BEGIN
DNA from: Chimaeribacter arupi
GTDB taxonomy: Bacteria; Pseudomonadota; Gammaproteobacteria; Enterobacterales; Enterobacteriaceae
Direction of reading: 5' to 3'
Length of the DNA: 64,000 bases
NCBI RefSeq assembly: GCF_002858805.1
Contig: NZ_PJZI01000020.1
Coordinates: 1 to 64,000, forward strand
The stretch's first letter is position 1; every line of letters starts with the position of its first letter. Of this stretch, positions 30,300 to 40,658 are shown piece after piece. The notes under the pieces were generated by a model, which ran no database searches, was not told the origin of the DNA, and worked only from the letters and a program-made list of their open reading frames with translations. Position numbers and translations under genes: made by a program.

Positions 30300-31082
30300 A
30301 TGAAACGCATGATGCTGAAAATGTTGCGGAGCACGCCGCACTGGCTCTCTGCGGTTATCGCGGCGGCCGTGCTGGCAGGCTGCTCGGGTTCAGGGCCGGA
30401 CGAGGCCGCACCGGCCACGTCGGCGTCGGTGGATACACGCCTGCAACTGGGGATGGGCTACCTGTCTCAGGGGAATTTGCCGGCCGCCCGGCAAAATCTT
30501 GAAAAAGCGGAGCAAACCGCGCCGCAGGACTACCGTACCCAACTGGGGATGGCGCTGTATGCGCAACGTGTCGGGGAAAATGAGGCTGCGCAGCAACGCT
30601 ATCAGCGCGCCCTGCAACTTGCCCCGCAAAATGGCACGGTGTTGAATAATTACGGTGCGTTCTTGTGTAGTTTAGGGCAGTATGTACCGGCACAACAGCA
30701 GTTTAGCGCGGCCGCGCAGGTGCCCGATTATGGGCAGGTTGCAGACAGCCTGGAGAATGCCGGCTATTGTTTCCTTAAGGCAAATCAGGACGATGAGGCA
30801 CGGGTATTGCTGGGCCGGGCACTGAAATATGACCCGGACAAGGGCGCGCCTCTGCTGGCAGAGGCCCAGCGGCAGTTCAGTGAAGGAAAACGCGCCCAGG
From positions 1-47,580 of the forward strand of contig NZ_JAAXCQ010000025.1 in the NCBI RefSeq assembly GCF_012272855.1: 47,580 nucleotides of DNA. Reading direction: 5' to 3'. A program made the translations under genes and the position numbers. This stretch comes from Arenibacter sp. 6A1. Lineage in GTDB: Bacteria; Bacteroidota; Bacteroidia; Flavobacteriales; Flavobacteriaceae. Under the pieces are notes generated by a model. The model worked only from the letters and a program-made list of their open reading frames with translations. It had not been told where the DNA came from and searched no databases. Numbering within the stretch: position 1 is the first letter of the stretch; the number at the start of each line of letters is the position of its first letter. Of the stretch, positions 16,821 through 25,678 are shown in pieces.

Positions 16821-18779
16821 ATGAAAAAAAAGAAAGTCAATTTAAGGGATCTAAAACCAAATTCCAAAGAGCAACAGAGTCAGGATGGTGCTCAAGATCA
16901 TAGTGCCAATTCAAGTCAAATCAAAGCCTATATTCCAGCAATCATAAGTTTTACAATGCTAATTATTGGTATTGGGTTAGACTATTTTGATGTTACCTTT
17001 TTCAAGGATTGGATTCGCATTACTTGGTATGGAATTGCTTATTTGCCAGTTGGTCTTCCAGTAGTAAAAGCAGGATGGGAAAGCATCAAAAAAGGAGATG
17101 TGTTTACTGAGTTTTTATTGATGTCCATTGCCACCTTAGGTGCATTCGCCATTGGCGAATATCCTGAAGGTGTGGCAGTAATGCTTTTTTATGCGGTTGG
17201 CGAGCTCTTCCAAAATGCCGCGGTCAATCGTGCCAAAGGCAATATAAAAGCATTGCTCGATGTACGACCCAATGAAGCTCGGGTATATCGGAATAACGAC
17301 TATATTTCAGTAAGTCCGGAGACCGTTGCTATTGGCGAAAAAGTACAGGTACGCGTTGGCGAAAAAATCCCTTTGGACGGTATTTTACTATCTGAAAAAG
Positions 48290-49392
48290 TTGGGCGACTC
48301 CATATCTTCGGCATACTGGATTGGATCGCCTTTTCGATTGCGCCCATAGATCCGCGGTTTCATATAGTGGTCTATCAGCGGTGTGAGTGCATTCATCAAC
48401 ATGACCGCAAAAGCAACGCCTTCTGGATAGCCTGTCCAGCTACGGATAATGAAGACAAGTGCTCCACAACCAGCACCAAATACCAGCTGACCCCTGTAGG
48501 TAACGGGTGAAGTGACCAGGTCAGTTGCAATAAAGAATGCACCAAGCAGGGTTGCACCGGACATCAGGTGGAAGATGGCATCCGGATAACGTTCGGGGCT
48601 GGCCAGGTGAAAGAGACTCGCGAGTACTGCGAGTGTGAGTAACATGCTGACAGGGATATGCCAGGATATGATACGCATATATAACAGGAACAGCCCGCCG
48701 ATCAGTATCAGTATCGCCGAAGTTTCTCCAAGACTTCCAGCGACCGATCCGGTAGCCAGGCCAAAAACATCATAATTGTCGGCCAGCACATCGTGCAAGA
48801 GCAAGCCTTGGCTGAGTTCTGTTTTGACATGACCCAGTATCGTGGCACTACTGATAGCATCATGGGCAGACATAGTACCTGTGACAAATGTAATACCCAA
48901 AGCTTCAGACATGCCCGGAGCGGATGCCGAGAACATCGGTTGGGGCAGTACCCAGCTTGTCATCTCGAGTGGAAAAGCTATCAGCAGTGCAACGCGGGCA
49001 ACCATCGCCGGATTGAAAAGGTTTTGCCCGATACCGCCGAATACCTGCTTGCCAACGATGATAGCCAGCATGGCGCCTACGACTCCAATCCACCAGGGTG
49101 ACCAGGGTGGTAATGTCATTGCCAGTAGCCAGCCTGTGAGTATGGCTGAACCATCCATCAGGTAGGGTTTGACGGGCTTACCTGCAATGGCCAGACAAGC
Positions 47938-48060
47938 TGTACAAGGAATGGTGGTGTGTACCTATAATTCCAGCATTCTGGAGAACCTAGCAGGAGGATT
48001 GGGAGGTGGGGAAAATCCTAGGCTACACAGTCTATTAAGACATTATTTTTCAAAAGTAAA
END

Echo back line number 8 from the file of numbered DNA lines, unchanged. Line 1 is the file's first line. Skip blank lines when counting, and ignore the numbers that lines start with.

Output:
The stretch's first letter is position 1; every line of letters starts with the position of its first letter. Of this stretch, positions 30,300 to 40,658 are shown piece after piece. The notes under the pieces were generated by a model, which ran no database searches, was not told the origin of the DNA, and worked only from the letters and a program-made list of their open reading frames with translations. Position numbers and translations under genes: made by a program.